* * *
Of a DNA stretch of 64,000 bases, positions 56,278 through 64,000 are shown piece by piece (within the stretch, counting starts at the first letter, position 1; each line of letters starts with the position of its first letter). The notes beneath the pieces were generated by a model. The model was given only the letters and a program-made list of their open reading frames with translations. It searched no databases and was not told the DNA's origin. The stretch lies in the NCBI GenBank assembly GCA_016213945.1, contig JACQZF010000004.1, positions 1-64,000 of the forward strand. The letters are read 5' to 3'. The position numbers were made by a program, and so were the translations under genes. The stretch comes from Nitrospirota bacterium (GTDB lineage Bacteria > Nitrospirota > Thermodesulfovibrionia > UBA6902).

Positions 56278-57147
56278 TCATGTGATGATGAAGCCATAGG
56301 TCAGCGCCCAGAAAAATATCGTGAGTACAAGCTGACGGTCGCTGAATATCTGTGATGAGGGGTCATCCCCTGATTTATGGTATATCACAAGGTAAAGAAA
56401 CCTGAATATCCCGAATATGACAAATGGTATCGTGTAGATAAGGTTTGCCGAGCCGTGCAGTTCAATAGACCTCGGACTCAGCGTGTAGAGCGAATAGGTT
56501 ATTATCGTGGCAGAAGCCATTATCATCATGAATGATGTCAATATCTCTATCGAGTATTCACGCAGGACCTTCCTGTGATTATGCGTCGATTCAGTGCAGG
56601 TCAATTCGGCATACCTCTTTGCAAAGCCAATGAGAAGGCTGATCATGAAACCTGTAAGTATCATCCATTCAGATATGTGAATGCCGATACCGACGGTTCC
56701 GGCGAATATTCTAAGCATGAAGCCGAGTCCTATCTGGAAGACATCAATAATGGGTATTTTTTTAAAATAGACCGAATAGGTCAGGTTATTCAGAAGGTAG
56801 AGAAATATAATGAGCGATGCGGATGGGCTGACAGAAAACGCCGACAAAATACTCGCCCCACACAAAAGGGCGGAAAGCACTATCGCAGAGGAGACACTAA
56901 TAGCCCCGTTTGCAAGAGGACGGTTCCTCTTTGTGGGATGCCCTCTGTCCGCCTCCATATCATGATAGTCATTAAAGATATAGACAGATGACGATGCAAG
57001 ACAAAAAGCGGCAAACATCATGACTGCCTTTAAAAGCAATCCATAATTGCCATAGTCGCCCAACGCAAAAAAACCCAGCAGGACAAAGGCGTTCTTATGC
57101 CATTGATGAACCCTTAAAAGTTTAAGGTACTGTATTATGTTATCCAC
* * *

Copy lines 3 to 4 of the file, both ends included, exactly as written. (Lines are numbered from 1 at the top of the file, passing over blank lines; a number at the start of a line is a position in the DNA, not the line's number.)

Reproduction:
56278 TCATGTGATGATGAAGCCATAGG
56301 TCAGCGCCCAGAAAAATATCGTGAGTACAAGCTGACGGTCGCTGAATATCTGTGATGAGGGGTCATCCCCTGATTTATGGTATATCACAAGGTAAAGAAA